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Poetry news, poetry blogs, poetry magazines, poetry journals, poetry sites, poetry links, etc.

Wednesday, July 20, 2005
Pavement Poetry [New Zealand]:
The New Zealand Poetry Society is taking poetry to the streets with Pavement Poetry and Poetry Postcards as part of Montana Poetry Day celebrations – Friday, July 22nd. Thousands of Wellington pedestrians will be entertained as colour and literature pop up all around the central city in the middle of the grey winter.

Saturday, July 09, 2005
Call for Poems [UK/US]:
Damn good coffee. Who killed Laura Palmer? The owls are not what they seem.

Seeking poems that relive the weirdness and wonder of David Lynch's Twin Peaks for an exciting chapbook anthology, A Slice of Cherry Pie.

Thursday, July 07, 2005
London Pride [UK]:
Following the bombing atrocities in the capital, Vanessa read out this poem by 94.9fm listener Chris Neal - summing up many listeners' feelings

London Pride

You come to place your bags of hate
On bus and train, you made us late
Yet we’ll be back again tomorrow
We’ll carry on despite our sorrow
[rest here]

WB Yeats's words up for auction [UK/Ireland]:
Letters and an essay by one of Ireland's greatest poets, William Butler Yeats, are to be auctioned.
The collection, which includes a working manuscript of Tragic Theatre, is expected to fetch up to £80,000 at the Sotheby's sale in London.

Wednesday, July 06, 2005
Oxfam Ireland Poetry Competition [Ireland]:
Oxfambooks are running a poetry competition to find six new poems for a 2006 calendar. Entrants must submit a poem of 20 lines or fewer, in English. "Entry fee is €5 or one good book," says Oxfambooks Manager Trish Byrne. Sinead Morrissey will pick the winners.

Closing date: Monday, August 8th.

Adieu Bonjour, North of the Latté Line [Australia]:
Anne: 'Well, this blog is active again. Thanks to everyone encourages me to keep it going. (I did not realise that it was so useful to so many).'

'Thanks to those who have written in with news. May your collective writing lives flourish.' [30 June 2005]

Poets with chapbooks [world]:
Have a chapbook to recommend? Don't be shy. Let us know in the comments, or via the tagboard, in the sidebar on the right.

Tuesday, July 05, 2005
Poetry Trust Residential Writing Courses for 2005 [UK]:
Monday to Thursday
5 - 8 September 2005
at Leiston Abbey
Tutors: Gillian Allnutt & David Hart

Monday to Thursday
31 October - 3 November 2005
in Aldeburgh
Tutors: Jane Hirshfield & Michael Symmons Roberts

Lily is fresh.

The Makata is fresh.

Talking with the Nation's Poet Laureate [US]:
Ted Kooser won the 2005 Pulitzer prize for poetry and publishes American Life in Poetry, a free weekly column for newspapers and websites that provides a brief poem and description as a way to bring verse to the masses. His poems are about the simple details of everyday life.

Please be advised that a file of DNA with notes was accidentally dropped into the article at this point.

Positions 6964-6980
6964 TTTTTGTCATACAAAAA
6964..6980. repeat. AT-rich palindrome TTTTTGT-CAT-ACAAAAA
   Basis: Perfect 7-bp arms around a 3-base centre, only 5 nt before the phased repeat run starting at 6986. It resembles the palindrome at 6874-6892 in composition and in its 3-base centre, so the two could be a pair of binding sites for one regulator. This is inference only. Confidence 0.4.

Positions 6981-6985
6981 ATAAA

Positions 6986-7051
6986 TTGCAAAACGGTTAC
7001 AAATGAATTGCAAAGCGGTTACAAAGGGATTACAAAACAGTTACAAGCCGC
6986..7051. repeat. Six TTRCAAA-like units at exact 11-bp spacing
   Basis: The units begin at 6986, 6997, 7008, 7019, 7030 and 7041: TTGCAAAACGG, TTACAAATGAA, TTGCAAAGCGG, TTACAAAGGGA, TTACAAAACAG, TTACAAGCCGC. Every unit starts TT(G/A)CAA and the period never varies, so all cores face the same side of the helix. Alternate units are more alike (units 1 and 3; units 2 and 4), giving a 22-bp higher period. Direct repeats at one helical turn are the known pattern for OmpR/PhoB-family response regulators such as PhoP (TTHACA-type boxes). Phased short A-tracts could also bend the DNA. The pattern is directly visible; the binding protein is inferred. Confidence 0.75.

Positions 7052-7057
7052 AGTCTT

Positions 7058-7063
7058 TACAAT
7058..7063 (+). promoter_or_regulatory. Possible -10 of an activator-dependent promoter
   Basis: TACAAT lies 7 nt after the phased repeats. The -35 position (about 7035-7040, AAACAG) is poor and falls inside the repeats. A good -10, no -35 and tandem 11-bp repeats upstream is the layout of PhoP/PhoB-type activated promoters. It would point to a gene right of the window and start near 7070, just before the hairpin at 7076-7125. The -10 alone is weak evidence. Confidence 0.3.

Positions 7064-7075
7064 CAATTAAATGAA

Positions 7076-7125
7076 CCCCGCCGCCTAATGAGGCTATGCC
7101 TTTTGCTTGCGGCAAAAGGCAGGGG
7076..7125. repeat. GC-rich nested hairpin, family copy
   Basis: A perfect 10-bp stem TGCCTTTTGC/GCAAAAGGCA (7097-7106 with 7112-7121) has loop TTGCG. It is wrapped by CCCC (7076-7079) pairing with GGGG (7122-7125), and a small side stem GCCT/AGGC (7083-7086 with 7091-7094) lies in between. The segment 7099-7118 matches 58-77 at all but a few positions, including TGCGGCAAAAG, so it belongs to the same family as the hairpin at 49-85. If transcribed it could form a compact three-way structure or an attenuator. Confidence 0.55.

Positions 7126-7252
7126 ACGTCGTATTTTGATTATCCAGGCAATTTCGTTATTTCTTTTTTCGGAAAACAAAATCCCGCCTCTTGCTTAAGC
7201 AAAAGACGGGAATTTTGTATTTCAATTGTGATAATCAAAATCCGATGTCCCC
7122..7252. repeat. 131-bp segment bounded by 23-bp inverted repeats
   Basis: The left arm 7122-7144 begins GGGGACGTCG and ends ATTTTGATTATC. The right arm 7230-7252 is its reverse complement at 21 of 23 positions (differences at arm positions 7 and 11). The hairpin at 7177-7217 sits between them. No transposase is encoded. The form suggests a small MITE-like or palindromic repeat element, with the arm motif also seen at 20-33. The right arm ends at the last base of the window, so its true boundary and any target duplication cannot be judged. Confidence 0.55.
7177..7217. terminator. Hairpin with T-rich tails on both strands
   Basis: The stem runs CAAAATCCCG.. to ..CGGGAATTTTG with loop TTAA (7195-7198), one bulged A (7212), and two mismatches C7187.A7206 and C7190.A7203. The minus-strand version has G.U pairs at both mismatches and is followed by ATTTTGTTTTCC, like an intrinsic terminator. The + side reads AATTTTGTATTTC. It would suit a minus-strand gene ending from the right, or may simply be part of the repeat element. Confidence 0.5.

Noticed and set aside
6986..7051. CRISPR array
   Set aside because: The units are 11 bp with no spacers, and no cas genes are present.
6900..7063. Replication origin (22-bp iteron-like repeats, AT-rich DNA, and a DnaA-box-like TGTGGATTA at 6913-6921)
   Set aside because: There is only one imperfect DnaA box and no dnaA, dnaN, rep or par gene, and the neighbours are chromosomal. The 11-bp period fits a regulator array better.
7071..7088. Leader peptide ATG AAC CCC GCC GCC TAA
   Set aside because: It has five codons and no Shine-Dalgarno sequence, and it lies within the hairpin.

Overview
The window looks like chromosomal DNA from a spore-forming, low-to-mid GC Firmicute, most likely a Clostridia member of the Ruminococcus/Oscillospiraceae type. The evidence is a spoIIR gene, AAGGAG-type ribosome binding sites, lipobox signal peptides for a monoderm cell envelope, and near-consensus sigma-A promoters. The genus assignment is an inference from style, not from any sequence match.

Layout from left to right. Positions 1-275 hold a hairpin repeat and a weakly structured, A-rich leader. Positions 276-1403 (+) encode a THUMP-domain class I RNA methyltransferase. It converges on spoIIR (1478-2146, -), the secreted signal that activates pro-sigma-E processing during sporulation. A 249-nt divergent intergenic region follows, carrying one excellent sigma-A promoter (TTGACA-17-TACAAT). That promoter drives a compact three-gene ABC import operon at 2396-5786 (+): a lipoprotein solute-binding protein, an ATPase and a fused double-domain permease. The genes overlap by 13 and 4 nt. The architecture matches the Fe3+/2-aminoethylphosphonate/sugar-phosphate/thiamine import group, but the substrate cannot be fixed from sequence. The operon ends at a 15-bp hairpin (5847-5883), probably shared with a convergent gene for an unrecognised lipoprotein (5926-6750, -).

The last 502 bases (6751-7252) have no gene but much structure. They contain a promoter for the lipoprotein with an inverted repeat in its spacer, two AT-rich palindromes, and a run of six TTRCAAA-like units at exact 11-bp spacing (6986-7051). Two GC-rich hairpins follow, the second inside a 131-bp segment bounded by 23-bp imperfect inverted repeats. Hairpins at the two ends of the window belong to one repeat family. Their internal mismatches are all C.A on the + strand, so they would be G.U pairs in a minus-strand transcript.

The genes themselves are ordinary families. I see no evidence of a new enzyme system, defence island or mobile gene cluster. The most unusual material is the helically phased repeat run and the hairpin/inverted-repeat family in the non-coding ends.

NPR audio.

Celebrating Walt Whitman and 'Leaves of Grass' [US]:
Talk of the Nation, July 4, 2005 · On July 4, 1855, a book of poetry by an unknown by the name of Walt Whitman came out to mixed reviews and widespread disinterest. Eventually, it changed the way poets thought... and sang... of themselves. Lynn Neary leads a discussion on Leaves of Grass.

NPR audio.

malleable jangle is fresh.

The Cork International Poetry Festival [Ireland]:
'Cork is the European Union Capital of Culture for the year 2005. As a result, our festival is extended this year from 2 days to a week' from July 4-10, 2005.

The Patrick Kavanagh Poetry Award 2005 [Ireland]:
1. The winner of this year's award will receive 2,500 euro. For the first time ever, there is also a second prize of 1000 euro and a third prize of 500 euro.
2. The award is open to poets, born in the island of Ireland, or of Irish nationality, or a long term resident in Ireland, who have not previously published an individual collection of poems. Poets whose collections have been accepted for publication will be ineligible if published before the competition closing date.
The closing date for entries is Friday, 30th September 2005.

Book Slam @ Cherry Jam [UK]:
'This month, Book Slam has all the best stories in the company of KRISTA FRANKLIN, one of Chicago's finest poets, visual artists and 'edutators'; LUKE WRIGHT, Book Slam favourite and founder member of the UK's only poetry boy band, Aisle 16; and Patrick Neate, author of City Of Tiny Lights.

'Hosted by DAN ANTOPOLSKI, West London's scissor/paper/stone champion. DJ BIG FUN plays good music and discusses impending fatherhood.

'No-brow literature kicks off around 8.30 pm. This is a good thing. We are the political option. You know how 'Africa lives on the BBC'? Well, in a way that is every bit as meaningful, books live at Book Slam. Really.'

58 Porchester Road, London, W2
Reserve tables on 020 7727 9950
Free 7.30-8pm, then £5

Poetry Scandal Plus [UK/US]:
'The world of American poetry has been rocked by scandal over the past two years. It began in April 2004 when an anonymous website, www.Foetry.com, set itself up as the "American Poetry Watchdog" - a dog, as it turned out, with a nasty bite.